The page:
The goal of breast reconstruction is to restore one or both breasts to near normal shape, appearance, symmetry and size following mastectomy, lumpectomy or congenital deformities.
Breast reconstruction often involves multiple procedures performed in stages and can either begin at the time of mastectomy or be delayed until a later date.
Breast reconstruction generally falls into two categories: implant-based reconstruction or flap reconstruction. Implant reconstruction relies on breast implants to help form a new breast mound. Flap (or autologous) reconstruction uses the patient's own tissue from another part of the body to form a new breast.
There are a number of factors that should be taken into consideration when choosing which option is best:
- Type of mastectomy
- Cancer treatments
- Patient's body type
A note about symmetry
If only one breast is affected, it alone may be reconstructed. In addition, a breast lift, breast reduction or breast augmentation may be recommended for the opposite breast to improve symmetry of the size, shape and position of both breasts.
Breast reconstruction is a highly individualized procedure. You should do it for yourself, not to fulfill someone else's desires or to try to fit any sort of ideal image.
You may be a candidate for breast reconstruction if:
- You are able to cope well with your diagnosis and treatment
- You do not have additional medical conditions or other illnesses that may impair healing
- You have a positive outlook and realistic goals for restoring your breast and body image
Although breast reconstruction can rebuild your breast, the results are highly variable:
- A reconstructed breast will not have the same sensation or feel as the breast it replaces
- Visible incision lines will always be present on the breast, whether from reconstruction or mastectomy
- Certain surgical techniques will leave incision lines at the donor site, commonly located in less exposed areas of the body such as the back, abdomen or buttocks
Breast reconstruction recovery
Following your breast reconstruction surgery for flap techniques and/or the insertion of a breast implant, gauze or bandages may be applied to your incisions.
An elastic bandage or support bra will minimize swelling and support the reconstructed breast. A small, thin tube may be temporarily placed under the skin to drain any excess blood or fluid.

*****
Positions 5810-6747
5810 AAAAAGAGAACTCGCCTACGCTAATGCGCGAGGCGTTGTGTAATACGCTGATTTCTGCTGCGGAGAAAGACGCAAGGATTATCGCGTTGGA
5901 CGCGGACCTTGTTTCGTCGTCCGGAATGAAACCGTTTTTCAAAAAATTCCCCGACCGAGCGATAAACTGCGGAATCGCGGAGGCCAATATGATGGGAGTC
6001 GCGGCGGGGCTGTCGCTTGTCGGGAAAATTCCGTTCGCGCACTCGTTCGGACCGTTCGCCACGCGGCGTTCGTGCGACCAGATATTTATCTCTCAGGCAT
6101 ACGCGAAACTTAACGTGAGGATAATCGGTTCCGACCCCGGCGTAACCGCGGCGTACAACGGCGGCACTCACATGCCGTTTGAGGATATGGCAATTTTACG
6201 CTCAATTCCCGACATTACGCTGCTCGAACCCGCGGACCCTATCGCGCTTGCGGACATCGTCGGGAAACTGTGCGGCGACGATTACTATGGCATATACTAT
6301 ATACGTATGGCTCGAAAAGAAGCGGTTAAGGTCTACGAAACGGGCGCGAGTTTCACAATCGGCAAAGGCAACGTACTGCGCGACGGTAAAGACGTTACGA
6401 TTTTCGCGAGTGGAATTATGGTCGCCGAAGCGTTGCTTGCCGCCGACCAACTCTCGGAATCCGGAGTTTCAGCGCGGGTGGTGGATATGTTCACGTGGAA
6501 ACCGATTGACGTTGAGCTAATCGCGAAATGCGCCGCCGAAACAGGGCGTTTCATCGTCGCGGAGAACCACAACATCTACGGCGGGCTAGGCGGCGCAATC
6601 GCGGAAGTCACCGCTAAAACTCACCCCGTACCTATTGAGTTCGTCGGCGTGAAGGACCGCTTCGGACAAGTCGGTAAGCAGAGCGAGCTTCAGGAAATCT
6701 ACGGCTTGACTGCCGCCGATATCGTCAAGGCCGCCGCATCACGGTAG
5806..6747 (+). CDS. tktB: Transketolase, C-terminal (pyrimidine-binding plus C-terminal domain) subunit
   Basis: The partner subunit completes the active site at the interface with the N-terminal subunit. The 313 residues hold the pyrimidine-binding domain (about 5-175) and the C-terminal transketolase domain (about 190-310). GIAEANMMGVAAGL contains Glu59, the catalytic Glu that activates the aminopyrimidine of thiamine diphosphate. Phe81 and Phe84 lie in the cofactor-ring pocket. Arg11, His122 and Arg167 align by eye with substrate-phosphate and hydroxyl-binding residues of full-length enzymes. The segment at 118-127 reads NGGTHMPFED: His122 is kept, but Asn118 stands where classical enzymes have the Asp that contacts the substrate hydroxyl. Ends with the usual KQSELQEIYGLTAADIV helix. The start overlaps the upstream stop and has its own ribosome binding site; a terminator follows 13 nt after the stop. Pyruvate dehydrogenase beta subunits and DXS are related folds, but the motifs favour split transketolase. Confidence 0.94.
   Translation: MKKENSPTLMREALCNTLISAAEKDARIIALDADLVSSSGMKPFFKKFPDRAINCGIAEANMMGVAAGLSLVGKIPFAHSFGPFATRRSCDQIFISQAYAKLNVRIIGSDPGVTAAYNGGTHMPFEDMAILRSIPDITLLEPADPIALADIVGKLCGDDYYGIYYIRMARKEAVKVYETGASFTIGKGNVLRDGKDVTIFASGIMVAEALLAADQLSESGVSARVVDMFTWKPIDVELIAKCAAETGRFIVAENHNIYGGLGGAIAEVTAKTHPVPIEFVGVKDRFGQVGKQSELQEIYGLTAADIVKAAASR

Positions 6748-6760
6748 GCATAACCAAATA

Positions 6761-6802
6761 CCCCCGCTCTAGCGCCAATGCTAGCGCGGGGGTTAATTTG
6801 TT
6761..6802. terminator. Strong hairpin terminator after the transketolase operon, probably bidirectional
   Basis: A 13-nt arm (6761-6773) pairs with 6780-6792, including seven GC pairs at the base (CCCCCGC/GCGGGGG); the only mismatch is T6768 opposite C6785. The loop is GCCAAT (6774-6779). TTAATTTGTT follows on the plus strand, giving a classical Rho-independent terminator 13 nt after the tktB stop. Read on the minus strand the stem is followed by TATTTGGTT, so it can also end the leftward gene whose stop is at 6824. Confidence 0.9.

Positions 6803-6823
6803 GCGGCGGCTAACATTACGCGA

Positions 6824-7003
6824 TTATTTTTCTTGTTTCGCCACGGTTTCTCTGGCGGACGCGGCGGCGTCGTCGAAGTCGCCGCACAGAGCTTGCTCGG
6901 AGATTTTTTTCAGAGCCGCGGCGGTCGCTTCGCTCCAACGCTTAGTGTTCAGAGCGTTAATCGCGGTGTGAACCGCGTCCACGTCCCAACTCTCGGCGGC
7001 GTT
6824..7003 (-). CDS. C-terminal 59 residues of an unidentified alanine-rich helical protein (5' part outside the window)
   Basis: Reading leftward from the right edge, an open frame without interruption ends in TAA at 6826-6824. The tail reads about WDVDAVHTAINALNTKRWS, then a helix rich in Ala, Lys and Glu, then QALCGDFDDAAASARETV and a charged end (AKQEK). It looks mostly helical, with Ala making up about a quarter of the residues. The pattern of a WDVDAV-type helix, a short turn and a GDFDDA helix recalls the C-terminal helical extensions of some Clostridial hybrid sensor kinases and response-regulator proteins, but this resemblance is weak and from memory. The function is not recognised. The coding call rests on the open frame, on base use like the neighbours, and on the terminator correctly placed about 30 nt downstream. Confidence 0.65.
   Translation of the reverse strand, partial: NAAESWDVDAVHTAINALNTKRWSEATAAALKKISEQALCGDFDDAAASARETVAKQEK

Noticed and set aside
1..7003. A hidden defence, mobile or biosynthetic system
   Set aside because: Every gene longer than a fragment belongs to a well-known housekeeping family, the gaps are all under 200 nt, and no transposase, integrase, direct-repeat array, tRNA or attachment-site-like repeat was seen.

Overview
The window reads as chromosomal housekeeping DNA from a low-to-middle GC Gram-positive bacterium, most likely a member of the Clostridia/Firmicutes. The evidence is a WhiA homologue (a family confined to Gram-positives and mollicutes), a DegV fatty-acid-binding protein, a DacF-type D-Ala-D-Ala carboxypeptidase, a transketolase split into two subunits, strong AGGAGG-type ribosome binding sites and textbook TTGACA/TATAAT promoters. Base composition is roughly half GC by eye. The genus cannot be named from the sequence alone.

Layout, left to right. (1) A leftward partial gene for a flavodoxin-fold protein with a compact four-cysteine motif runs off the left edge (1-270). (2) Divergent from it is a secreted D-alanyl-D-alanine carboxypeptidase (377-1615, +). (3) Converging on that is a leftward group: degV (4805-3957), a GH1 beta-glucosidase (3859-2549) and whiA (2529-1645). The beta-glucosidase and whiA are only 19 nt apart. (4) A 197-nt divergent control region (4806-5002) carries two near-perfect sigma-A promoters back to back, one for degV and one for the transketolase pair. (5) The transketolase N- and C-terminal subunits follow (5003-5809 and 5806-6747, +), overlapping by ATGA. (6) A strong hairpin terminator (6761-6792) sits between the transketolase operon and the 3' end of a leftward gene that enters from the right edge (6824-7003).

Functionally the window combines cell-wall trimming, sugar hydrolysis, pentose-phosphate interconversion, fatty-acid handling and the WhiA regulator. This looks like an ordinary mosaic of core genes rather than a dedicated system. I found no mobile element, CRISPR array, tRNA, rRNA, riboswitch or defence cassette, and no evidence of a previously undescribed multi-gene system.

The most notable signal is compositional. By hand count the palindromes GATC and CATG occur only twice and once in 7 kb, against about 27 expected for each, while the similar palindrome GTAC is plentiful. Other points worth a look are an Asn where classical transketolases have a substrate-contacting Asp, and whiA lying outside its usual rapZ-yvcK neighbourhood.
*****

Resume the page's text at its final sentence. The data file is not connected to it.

You will be given specific instructions that may include: How to care for your surgical site(s) following surgery, medications to apply or take orally to aid healing and reduce the risk of infection, specific concerns to look for at the surgical site or in your general health and when to follow up with your plastic surgeon.
Be sure to ask your plastic surgeon specific questions about what you can expect during your individual recovery period.
- Where will I be taken after my surgery is complete?
- What medication will I be given or prescribed after surgery?
- Will I have dressings/bandages after surgery? When will they be removed?
- Will there be drains? For how long?
- When can I bathe or shower?
- When can I resume normal activity and exercise?
- When do I return for follow-up care?
Healing will continue for several weeks while swelling decreases and breast shape/position improve. Continue to follow your plastic surgeon’s instructions and attend follow-up visits as scheduled.
Breast reconstruction results
The final results of breast reconstruction following mastectomy can help lessen the physical and emotional impact of mastectomy.
Over time, some breast skin sensation may return, and scar lines will improve, although they will never disappear completely.
There are trade-offs, but most women feel these are small compared to the large improvement in their quality of life and the ability to look and feel whole.
Careful monitoring of breast health through self-exam and other diagnostic techniques is essential to your long-term health.
When you go home
If you experience shortness of breath, chest pains or unusual heartbeats, seek medical attention immediately. Should any of these complications occur, you may require hospitalization and additional treatment.
The practice of medicine and surgery is not an exact science. Although good results are expected, there is no guarantee. In some situations, it may not be possible to achieve optimal results with a single surgical procedure, and additional procedures may be necessary.
Following your physician's instructions is key to the success of your surgery. It is important that the surgical incisions are not subjected to excessive force, abrasion or motion during the time of healing. Your doctor will give you specific instructions on how to care for yourself.
Breast reconstruction procedure steps
A breast reconstruction procedure includes the following steps:
Step 1 – Anesthesia
Medications are administered for your comfort during the surgical procedure. The choices include intravenous sedation and general anesthesia. Your doctor will recommend the best choice for you.
Step 2 – Flap techniques reposition a woman's own tissue to create or cover the breast mound